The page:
Fibroids usually go away once a woman becomes postmenopausal. If a fibroid is found during an exam, most physicians will suggest leaving the fibroid alone, but monitoring it over the course of several months to make sure that it doesn’t grow too large and cause other issues.

But for women whose fibroids are causing heavy menstrual bleeding, putting them at risk of anemia, using some type of hormonal birth control may help. But it’s important to understand that birth control cannot shrink a fibroid. Birth control can alleviate some of the symptoms and complications that stem from a fibroid, though. For women who have fibroids that are causing severe complications, they may need surgery to correct the fibroid.

But for women whose fibroids are causing heavy menstrual bleeding, putting them at risk of anemia, using some type of hormonal birth control may help. But it’s important to understand that birth control cannot shrink a fibroid. Birth control can alleviate some of the symptoms and complications that stem from a fibroid, though. For women who have fibroids that are causing severe complications, they may need surgery to correct the fibroid.

Besides hormonal birth control, there are several other treatment options for uterine fibroids. Treatment will depend on the severity of the fibroid, the patient’s medical history, and her personal preferences for treatment. For severe fibroid issues, a hysterectomy may be warranted. In the U.S., troublesome uterine fibroids are the number one reason that doctors perform hysterectomies.  This may be an option for older women who are done having children, or women suffering from other gynecologic issues that a hysterectomy would remedy.

There are also less invasive surgical options that target the fibroid while leaving the uterus intact. Myomectomy is the most popular procedure. Doctors can also use hormone agonists that shrink the fibroid, making a myomectomy easier to perform. Certain drugs can also be given to oppose the hormone estrogen, which is responsible for fibroid growth. Arteries which supply blood flow to the fibroid can also be targeted for embolization that will shrink the fibroids. Embolization is a relatively new procedure, and there aren’t many studies on its long-term effects on fertility or fibroid regrowth.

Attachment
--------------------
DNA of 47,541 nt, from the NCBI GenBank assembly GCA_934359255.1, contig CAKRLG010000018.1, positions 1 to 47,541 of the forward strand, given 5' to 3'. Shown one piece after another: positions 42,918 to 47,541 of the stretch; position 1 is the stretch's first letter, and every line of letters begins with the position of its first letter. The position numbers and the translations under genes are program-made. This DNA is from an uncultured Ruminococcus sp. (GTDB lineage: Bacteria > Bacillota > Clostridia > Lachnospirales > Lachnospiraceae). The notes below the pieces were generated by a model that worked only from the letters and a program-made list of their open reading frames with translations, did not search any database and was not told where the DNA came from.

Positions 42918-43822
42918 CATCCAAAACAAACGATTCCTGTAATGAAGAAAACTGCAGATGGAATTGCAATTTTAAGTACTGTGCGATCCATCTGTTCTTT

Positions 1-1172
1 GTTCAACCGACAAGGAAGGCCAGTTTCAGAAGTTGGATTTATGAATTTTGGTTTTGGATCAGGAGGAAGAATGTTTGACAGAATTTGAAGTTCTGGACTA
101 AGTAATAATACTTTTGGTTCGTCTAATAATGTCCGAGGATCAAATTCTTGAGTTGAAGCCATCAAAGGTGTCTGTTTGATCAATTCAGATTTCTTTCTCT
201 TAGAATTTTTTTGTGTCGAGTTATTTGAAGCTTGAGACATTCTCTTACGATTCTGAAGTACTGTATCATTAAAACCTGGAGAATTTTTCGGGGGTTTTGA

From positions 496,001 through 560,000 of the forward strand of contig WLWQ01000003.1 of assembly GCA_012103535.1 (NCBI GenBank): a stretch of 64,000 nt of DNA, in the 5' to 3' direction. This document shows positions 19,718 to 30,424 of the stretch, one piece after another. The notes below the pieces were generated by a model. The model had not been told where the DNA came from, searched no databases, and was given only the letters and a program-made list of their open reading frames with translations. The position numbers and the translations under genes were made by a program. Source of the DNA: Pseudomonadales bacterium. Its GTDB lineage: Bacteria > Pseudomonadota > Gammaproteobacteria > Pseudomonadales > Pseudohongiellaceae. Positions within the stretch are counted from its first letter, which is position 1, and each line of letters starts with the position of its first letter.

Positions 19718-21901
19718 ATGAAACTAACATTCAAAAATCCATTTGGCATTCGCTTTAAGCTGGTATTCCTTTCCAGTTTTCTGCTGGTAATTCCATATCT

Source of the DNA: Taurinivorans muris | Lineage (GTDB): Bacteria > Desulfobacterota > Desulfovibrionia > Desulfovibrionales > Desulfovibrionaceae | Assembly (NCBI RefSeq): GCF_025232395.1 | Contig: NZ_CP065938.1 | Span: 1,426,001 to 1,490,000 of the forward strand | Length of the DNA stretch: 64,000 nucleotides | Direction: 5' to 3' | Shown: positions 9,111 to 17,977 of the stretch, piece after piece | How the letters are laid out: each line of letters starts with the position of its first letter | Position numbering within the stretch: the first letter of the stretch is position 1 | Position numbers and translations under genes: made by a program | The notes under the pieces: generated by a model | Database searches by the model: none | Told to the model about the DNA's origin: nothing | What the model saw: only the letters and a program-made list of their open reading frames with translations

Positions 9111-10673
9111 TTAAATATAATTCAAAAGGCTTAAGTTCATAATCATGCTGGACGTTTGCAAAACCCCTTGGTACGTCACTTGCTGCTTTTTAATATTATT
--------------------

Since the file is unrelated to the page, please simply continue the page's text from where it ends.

Since estrogen causes fibroids to grow,  women with fibroids will need to stay away from hormonal birth control that uses large doses of estrogen. Low-dose estrogen birth control pills and also progestin-only mini pills are safe for women with fibroids to take. While birth control won’t shrink a fibroid, it can alleviate the following symptoms:

  • Birth control pills can decrease menstrual bleeding, preventing iron-deficiency anemia from happening in women with fibroids.
  • Birth control pills can also reduce cramping during menstruation in women with fibroids.

As always, it’s critical for women to speak to their doctor about their concerns and personal preferences for fibroid treatment. The extent of the fibroid growth and a woman’s desire for future pregnancies will impact her course of treatment. Fortunately, hormonal birth control can alleviate some of the most painful symptoms of uterine fibroids, while preserving a woman’s fertility if she wishes to become pregnant in the future. Sign up with Pandia Health today to see what birth control methods are right for you and your health needs.

Disclaimer:
The views expressed in this article intend to inform and induce conversation. They are the views of the author and do not necessarily represent the views of Pandia Health, and are for informational purposes only, even if and to the extent that this article features the advice of physicians and medical practitioners. This article is not, nor is it intended to be, a substitute for professional medical advice, diagnosis or treatment, and should never be relied upon for specific medical advice.